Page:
Today’s Headlines

  • SFBC Calls on Supporters to Urge Supervisor Chiu, SFMTA Board Today to Support a Safer Polk Street
  • Supes Committee Passes Wiener’s Legislation to Streamline Ped Safety Projects (SF Examiner, ABC)
  • More on the Latest Report on Muni’s Unreliability and Poor Maintenance (SF Gate, CBS)
  • TransForm: Latest BART Meltdown Shows Need to Improve Existing System Before Expanding
  • BART Workers Plead With Board to Address Violence on the Job (YouTube)
  • SF Sues Car-Share Startup FlightCar for Not Paying Car Rental Company Fees (CoCo Times)
  • SFMTA Board to Consider Banning RVs From Overnight Parking in Some Neighborhoods (SF Examiner)
  • Bicyclist Killed on I-80 in Berkeley ID’d as 24-Year-Old Michael Arthur of Massachusetts (KTVU)
  • North Oakland Driver Hospitalized After Crashing Into House on Market Street (Mercury News)
  • Drunk, Unlicensed Driver Who Ran From Police Arrested in San Rafael (Marin IJ)
  • Palo Alto Civic Hackers Create Mobile Parking Survey and Visualization App (Peninsula Transpo)

More headlines at Streetsblog Capitol Hill

  • A blatant pimp job here – apologies Aaron.

    Caltrain has been discussing how to deal with the fact that the service is getting pretty much swamped. They are discussing trying to buy more train cars to try to run 6 car trains or something, which takes time to implement, costs money, and would be troublesome because the platforms in many cases won’t take 6 car trains.

    A simpler answer would be that Caltrain can just extend what they currently call their “peak” period to run later. They are working from the flawed and dated theories on when “peak” period is. The data then becomes self-fulfilling in the case of Caltrain – more riders ride the train during the peak period because during peak there are express trains. As one commenter so clearly put it, Caltrain does not fit people’s lives, people fit their lives around Caltrain.

    We are urging Caltrain to increase service by extending the peak period by changing the first off peak trains from locals to express trains, extending the rush hour period.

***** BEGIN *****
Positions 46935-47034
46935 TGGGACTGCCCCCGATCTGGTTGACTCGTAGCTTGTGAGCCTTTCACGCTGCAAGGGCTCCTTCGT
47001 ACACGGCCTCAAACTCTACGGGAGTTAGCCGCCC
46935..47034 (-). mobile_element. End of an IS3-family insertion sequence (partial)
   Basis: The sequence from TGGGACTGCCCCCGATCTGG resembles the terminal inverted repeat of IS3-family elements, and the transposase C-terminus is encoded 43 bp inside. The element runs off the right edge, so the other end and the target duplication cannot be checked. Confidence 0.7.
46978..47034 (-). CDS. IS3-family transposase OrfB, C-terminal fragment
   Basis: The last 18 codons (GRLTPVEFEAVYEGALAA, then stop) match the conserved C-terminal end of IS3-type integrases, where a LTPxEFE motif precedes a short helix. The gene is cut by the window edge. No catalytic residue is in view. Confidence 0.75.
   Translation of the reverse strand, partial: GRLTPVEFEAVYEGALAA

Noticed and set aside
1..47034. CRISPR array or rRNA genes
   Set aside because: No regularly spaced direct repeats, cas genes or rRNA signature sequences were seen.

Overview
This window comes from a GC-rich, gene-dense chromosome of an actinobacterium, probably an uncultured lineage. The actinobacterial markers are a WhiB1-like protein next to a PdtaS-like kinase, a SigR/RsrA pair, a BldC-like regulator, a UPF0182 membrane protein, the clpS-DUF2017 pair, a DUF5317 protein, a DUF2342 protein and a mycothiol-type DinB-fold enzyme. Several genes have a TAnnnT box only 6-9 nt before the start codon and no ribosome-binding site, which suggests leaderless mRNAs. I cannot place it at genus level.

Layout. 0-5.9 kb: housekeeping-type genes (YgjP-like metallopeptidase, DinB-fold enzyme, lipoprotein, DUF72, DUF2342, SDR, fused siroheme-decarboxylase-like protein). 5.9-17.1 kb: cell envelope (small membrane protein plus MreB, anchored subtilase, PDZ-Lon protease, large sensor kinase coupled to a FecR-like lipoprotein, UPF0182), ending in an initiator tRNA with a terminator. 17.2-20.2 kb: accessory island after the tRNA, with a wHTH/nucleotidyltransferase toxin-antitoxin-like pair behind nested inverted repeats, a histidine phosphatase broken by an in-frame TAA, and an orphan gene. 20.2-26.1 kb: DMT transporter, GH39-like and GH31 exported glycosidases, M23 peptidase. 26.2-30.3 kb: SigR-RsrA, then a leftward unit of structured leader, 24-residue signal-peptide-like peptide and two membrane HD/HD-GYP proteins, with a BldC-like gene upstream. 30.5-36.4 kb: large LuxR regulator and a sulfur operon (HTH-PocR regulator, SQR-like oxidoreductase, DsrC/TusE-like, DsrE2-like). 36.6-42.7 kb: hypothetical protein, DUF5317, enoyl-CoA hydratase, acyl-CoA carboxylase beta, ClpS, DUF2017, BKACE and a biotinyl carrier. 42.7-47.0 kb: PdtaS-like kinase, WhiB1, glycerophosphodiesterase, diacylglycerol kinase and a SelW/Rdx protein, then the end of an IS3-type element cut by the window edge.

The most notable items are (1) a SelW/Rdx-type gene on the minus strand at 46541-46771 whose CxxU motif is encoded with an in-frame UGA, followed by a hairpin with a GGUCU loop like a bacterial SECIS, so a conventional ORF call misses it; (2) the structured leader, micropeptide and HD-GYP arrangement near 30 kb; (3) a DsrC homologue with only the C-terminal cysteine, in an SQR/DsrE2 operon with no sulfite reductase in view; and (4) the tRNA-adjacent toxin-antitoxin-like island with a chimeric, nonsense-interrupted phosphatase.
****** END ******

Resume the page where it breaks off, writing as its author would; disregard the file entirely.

A good writeup can be found at

  • Healdsburg was scheduled to vote on a Vulnerable Users Ordinance last night. After a lot of back and forth that sounded like we were going down to a straight defeat, the City Council referred this to the “Traffic committee”, effectively a pocket veto that allowed them to not take an “anti-cyclist” position.

    The public and city council comment generally focused on the law being a redundant law that would only open up the door to frivolous lawsuits. Of course, there are plenty of ordinances that do the same, which do not attract the same commenters. I wish they would just own up and say “I hate cyclists”.

    Fortunately the town is generally populated by more reasonable people. I had the pleasure of riding down Westside Road yesterday – a road which one of the commenters said “We need to get the bicycles off Westside Road”. Just before the entrance to town, I passed the sign for a big wine and olive oil tasting facility with a big sign that said “Bicycles Welcome!”

  • Andy Chow

    This is an interesting idea worth looking into. If Caltrain can’t grow ridership by putting more trains during the peak hours, Caltrain might try to grow ridership at times when trains aren’t as productive. Along the same line, trains 289 and 191 could be converted into local/express combo like 261 and 263 trains.

  • mikesonn

    Current infrastructure caps their peak. I think we have to wait for electrification for that to change.

  • The trains are only less productive in those off peak hours because of the crappy service.

  • Richard Mlynarik

    Utter nonsense.

    Caltrain’s 19th century operating practices, regulation, and over-staffing — combined with insane inability to do any planning of any type — are what “caps” the crappy service.